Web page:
Of all our focal species for 2007, the Hispaniolan solenodon (Solenodon paradoxus) has received the least attention in support and sponsorship, even though it is the fifth highest ranked EDGE mammal. This truly lonely nocturnal insectivore is found only on the Caribbean Island of Hispaniola. Its only living relative is the Cuban solenodon. The ancestors of these two species diverged from all other mammals an astonishing 76 million years ago.
Solenodons resemble very closely the primitive mammals that lived near the end of the age of the dinosaurs. They are the only mammals with the ability to inject venom into their prey through specialized grooves on their second insiors. The Hispaniolan solenodon was the top predator on its island habitat until nineteenth century. It was during this period that its population began to decline with the arrival of western explorers to the island who introduced dogs, cats and mongooses, which found the naïve solenodons easy prey.
Since the arrival of Europeans the destruction and development of the solenodon’s forest habitat has applied more pressure to their populations, causing them to become separated and fragmented, hindering the ability of individuals to find mates and reproduce. Solenodons also have a slow reproductive cycle, with females producing only 1 or 2 litters of 1–3 young a year, which serves to compound their problem of dispersal and increase their vulnerability to local threats.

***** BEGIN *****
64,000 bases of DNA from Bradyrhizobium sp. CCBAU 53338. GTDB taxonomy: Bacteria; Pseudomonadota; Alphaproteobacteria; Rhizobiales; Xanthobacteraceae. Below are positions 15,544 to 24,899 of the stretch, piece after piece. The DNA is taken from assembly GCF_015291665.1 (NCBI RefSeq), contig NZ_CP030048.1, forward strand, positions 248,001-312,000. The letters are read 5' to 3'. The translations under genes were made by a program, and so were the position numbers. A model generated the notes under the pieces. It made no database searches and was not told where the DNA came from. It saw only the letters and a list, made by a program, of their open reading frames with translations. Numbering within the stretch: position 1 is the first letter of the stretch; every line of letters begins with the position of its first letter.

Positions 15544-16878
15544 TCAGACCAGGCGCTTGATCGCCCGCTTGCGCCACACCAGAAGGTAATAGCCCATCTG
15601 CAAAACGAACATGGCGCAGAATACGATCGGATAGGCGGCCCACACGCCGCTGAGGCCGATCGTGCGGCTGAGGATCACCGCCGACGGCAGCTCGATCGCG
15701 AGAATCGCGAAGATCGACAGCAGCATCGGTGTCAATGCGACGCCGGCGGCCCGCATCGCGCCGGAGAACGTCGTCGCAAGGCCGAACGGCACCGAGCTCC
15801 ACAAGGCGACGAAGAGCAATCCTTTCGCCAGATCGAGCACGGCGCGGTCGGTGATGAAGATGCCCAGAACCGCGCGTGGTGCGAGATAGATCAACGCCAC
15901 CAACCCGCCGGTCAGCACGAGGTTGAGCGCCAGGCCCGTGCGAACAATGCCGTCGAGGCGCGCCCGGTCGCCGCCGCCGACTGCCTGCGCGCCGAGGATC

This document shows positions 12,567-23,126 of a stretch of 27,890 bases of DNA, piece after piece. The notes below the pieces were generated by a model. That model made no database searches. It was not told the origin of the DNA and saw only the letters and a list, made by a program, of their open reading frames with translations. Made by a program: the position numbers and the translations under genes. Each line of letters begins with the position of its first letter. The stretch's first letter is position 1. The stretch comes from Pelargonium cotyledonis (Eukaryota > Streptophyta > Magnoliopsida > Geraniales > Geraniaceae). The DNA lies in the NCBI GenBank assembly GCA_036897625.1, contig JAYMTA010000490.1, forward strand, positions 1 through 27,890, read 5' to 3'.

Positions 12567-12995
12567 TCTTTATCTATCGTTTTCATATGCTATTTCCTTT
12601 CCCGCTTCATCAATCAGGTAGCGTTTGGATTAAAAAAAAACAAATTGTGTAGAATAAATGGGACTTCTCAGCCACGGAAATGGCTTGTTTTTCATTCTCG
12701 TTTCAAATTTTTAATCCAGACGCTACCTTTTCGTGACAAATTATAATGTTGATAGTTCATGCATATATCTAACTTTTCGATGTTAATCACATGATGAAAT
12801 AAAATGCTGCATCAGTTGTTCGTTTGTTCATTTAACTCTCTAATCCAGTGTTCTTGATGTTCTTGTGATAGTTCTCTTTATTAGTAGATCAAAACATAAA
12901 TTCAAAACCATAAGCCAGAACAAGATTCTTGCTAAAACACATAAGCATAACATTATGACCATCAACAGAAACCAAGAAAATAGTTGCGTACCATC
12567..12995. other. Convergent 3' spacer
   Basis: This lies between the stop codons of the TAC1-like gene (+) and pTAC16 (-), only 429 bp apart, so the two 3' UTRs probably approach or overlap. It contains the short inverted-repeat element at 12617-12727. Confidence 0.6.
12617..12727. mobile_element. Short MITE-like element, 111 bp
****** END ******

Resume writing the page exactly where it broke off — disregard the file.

The EDGE team are very concerned about the decline of this species. Individuals are notoriously difficult to observe in the wild and relatively few have been recorded. To help raise the awareness of the plight of these creatures we have created a Valentine’s e-card for you to send to the people you care about. We are trying to generate enough support to carry out a comprehensive survey of solenodon habitat to find out how many individuals survive, and what actions are needed to ensure these remarkable animals have a future.
You can support the Hispaniolan solenodon by making an online donation at https://www.edgeofexistence.org/conservation/hispaniolan_solenodon.asp